The bigger barriers are social. Women experience sexism when applying for jobs in labor fields for a number of reasons, including stereotypes that women are not mechanically inclined, not serious about their profession, or are not as knowledgeable as male technicians. Sarah Lateiner, the owner of 180 Automotive in Phoenix, remembered when she was applying to jobs, “I literally walked in once and he yelled back, ‘Hey, Joe, we got a little girl here wants to be a technician, you’ve got to see this.’ “

Once they’ve found a job, the industry culture is also a hurdle. Sometimes sexism happens in the form of ‘harmless’ jokes, and sometimes as explicit harassment. One of the founders of Women in Automotive and 20-year industry veteran Kathy Gilbert, says management at car shops may not be trained to handle sexual harassment cases properly.

Former powertrain prototype operations manager at Ford Motor Company Cheryl Thompson told Automotive News that she reported unwanted sexual advances from the plant manager. The manager was later fired and her coworkers resented her for it. “I felt like I was thrown under the bus,” she said.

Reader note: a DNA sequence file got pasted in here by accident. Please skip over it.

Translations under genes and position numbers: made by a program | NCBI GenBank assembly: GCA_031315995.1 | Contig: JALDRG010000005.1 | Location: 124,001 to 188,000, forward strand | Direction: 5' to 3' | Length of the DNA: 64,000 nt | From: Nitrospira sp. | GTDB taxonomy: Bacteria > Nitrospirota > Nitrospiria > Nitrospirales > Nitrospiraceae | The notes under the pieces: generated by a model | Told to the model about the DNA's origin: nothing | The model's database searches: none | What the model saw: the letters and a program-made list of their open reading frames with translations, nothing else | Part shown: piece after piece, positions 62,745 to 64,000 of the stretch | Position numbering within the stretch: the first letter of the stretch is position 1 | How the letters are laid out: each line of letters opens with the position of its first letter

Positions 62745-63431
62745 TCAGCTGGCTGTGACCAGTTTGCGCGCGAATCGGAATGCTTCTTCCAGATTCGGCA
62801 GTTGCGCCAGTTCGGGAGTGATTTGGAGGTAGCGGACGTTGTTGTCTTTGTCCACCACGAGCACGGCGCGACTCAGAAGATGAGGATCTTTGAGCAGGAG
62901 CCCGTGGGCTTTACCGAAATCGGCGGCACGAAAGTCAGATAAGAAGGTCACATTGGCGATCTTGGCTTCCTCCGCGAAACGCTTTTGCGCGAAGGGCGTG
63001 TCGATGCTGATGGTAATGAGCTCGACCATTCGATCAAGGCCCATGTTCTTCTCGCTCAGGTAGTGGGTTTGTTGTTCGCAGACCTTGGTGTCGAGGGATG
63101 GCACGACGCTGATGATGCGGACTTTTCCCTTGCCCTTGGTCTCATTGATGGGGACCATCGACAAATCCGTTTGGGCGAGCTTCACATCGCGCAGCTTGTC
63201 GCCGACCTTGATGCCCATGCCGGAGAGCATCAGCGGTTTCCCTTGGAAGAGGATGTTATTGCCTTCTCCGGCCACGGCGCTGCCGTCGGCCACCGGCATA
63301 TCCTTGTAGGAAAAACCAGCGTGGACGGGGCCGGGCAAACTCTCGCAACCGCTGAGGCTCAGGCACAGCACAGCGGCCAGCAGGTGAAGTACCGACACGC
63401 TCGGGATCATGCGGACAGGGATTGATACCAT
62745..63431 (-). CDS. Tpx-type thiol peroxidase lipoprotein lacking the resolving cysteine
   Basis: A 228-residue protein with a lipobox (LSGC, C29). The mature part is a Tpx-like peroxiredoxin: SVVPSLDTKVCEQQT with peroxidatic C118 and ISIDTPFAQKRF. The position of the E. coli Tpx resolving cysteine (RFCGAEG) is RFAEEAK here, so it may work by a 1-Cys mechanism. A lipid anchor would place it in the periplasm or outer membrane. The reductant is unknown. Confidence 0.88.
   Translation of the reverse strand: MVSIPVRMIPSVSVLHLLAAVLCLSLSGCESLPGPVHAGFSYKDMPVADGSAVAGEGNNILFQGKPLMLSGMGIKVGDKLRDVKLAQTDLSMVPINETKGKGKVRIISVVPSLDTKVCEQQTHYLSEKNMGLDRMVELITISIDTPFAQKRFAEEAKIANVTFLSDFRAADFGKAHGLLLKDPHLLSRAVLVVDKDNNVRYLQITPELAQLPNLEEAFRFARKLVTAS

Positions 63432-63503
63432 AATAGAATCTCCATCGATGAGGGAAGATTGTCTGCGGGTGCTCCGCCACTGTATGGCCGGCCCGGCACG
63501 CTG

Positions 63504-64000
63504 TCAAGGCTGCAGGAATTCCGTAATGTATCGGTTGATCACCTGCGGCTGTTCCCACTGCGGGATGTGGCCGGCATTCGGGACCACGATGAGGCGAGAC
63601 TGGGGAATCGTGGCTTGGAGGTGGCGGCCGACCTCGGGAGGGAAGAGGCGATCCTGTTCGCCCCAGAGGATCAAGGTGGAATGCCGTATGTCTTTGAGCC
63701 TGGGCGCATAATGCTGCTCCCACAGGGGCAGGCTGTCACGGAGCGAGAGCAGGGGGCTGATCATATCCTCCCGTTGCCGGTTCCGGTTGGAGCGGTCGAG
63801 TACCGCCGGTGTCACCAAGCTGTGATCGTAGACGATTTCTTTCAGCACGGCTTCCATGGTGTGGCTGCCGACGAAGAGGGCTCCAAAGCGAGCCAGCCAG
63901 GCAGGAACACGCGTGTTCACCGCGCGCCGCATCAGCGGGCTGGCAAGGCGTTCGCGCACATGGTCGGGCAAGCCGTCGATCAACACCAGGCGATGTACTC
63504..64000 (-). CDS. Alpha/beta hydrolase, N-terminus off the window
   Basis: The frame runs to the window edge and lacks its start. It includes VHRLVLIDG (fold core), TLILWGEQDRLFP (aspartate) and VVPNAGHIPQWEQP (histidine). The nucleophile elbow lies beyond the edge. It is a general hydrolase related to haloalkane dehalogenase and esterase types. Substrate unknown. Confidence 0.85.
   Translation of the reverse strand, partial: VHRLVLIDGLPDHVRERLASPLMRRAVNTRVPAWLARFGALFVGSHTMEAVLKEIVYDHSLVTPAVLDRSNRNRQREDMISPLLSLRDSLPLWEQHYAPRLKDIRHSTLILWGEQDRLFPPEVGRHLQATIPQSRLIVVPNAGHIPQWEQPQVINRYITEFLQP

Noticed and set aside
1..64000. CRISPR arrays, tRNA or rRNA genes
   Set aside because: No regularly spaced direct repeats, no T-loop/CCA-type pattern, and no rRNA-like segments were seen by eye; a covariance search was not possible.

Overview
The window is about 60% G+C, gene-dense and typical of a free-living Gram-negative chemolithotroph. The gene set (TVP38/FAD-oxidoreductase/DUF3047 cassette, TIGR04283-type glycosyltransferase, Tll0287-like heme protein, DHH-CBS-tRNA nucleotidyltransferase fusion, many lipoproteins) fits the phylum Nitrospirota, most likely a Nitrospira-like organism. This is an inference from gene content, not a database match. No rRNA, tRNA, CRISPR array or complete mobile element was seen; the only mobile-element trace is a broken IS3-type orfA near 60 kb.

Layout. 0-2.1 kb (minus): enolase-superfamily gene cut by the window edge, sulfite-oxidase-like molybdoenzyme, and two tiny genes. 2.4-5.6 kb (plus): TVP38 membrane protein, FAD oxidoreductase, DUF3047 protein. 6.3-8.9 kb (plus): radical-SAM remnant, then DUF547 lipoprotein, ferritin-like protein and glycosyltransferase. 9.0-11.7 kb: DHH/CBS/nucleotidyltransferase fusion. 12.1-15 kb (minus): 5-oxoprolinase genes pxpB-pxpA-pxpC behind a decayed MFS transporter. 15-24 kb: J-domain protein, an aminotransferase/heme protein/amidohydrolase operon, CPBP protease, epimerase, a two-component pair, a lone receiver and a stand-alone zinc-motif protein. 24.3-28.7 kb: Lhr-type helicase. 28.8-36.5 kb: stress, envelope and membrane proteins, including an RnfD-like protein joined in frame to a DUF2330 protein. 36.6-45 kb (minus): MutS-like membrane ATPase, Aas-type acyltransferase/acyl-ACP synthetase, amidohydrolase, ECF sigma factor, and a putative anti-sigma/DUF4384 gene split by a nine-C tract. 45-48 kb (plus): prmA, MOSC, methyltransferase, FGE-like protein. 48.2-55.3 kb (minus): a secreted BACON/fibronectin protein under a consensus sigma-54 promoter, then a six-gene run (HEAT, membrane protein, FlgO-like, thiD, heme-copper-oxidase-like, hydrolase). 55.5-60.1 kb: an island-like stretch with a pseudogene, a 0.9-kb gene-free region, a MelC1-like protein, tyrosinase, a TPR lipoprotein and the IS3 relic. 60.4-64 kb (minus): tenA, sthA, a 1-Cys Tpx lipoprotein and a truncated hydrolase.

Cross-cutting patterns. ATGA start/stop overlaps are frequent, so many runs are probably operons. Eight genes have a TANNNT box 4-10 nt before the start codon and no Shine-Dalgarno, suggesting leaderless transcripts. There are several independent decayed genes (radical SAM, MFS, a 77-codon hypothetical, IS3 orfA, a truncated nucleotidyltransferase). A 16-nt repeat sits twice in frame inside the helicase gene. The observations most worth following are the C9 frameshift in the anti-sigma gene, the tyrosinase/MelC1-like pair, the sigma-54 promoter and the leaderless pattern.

The good news is that some women auto workers have opened all-women shops where female techs and mechanics can work without the fear of harassment and sexism.

A group of 8 women in mechanic's jackets stand together in front of a vehicle lifted for repair.Photo from Girls Auto Clinic. // www.girlsautoclinic.com/

These shops offer a safe place to learn about auto repair. Shops like Girls Auto Clinic offer classes, talk to local communities and groups, and take opportunities to encourage girls and women to learn mechanics and enter the industry. They seek to create an environment where women don’t have to worry about fitting in with the ‘boys’ culture.

These shops feel like more of a novelty, though, because women mechanics are a rare find in the industry. The bigger problem is adapting the workplace to be more welcoming to both sexes, and there is little to be found on the web about how to do this.

How repair shops can do better

Here are a few ways store owners and managers can change to encourage women technicians (written by a woman).

A woman with curly hair in a mechanic's jumpsuit leans under the hood of a car in a repair shop.

1. Create a respectful environment